And yet, it is a city that does reward exploration. After an hour in the souk (where I managed to buy jewellery at half the offered price and only three or four times more than it was probably worth), I wandered down to Fatimid Cairo and visited mosques and madrasas – Islamic schools – whose beauty took my breath away. The tomb in the Madrasa of Sultan Barquq is a vaulted chamber of soft grey wood and stone, utterly peaceful, with extraordinary colours from the stained-glass windows dappling the very air.
So why did I have to bribe a guard to unlock the door and let me in? What is it with these people?
But I think I do vaguely get the idea. You have to look for the boxes within the boxes. That is, walk through Islamic Cairo, Coptic Cairo, Fatimid Cairo – it's just modern Cairo you've got to avoid. The souk at Khan al-Khalili is undoubtedly fun (and a great place for a chase with Alex using the various souvenirs – stone pyramids, spices, copper plates – as weapons), but the streets around the Wikala of al-Ghouri, an ancient hostel, are quieter and just as interesting. Above all, you need the noise and the heat to appreciate the interiors: their soaring pillars, the mosaics, the ornate wood panelling, the sense of calm and stillness. They reflect each other, and it's just a question of negotiating your way between the two.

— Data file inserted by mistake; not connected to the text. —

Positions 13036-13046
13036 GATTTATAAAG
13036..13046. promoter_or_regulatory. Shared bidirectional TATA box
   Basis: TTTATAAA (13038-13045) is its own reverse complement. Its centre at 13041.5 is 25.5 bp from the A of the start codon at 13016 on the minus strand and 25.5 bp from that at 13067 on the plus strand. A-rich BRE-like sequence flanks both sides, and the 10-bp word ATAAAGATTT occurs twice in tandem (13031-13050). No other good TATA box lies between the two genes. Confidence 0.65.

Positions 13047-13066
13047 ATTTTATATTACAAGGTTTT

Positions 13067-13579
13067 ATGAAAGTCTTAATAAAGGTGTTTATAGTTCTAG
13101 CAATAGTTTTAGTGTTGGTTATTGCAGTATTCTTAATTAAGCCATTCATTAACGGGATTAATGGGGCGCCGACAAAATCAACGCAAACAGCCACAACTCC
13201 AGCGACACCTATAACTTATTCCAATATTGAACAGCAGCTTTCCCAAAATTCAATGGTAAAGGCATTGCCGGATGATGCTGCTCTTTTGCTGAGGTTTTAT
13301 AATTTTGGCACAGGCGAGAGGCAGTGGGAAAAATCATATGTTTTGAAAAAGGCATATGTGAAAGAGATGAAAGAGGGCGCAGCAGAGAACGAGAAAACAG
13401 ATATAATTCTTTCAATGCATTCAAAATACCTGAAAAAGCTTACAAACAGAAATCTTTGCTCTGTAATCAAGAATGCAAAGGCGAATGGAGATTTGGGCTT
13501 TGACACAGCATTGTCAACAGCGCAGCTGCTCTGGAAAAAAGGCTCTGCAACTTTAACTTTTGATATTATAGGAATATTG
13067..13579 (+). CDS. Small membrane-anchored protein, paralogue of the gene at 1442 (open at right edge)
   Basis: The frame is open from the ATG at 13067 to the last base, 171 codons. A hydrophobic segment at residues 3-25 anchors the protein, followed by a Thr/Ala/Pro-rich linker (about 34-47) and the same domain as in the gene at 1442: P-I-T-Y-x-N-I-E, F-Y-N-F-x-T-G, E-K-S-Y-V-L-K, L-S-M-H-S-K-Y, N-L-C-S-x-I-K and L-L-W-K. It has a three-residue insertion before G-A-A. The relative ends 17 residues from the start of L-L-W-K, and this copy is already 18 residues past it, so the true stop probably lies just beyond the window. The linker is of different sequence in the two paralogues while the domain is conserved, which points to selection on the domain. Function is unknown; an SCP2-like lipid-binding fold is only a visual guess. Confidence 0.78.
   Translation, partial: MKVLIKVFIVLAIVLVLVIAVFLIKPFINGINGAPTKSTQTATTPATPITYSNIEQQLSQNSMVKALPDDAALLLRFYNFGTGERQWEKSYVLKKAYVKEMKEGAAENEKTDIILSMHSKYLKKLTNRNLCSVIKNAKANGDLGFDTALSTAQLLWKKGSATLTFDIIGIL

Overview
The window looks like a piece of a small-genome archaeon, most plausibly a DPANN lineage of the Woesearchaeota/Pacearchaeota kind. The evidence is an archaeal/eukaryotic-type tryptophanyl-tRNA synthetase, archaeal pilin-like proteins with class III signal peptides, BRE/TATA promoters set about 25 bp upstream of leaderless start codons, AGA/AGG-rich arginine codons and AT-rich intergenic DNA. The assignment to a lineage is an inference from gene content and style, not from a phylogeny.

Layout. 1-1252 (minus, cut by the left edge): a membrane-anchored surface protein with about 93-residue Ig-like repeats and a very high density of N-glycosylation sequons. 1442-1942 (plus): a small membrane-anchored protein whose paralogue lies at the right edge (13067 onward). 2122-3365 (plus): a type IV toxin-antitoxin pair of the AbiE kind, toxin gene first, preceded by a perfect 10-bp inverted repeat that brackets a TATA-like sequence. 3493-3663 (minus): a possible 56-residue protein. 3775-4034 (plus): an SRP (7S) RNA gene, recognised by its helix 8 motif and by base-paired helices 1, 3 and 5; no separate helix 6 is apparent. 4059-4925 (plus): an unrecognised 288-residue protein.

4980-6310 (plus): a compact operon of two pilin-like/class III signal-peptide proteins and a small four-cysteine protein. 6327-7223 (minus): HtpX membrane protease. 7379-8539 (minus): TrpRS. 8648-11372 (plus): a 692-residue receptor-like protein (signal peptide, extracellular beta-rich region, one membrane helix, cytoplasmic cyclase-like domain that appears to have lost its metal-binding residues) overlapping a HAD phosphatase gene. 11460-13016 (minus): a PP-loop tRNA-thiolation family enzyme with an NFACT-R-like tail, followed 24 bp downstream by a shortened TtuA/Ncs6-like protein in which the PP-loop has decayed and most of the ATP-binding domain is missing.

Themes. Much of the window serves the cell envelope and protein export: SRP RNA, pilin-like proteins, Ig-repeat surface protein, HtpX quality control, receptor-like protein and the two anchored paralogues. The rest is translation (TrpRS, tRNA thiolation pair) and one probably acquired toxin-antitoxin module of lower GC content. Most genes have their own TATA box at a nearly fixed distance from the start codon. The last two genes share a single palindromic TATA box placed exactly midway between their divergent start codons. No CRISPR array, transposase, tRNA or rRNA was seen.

I did visit the Pyramids at Giza in the end – but even there you have to play the same game. I went very early in the morning and managed to slip in before they had actually opened. For about half an hour I was completely on my own and wandered around in a daze. The whole site really is awesome and whispered something of the power of civilisation, the ambition of those ancient dynasties. But an hour later, a thousand coaches and taxis had arrived, turning the place into a glittering car park and rather defeating the point. Modern Cairo again. I was glad to be gone.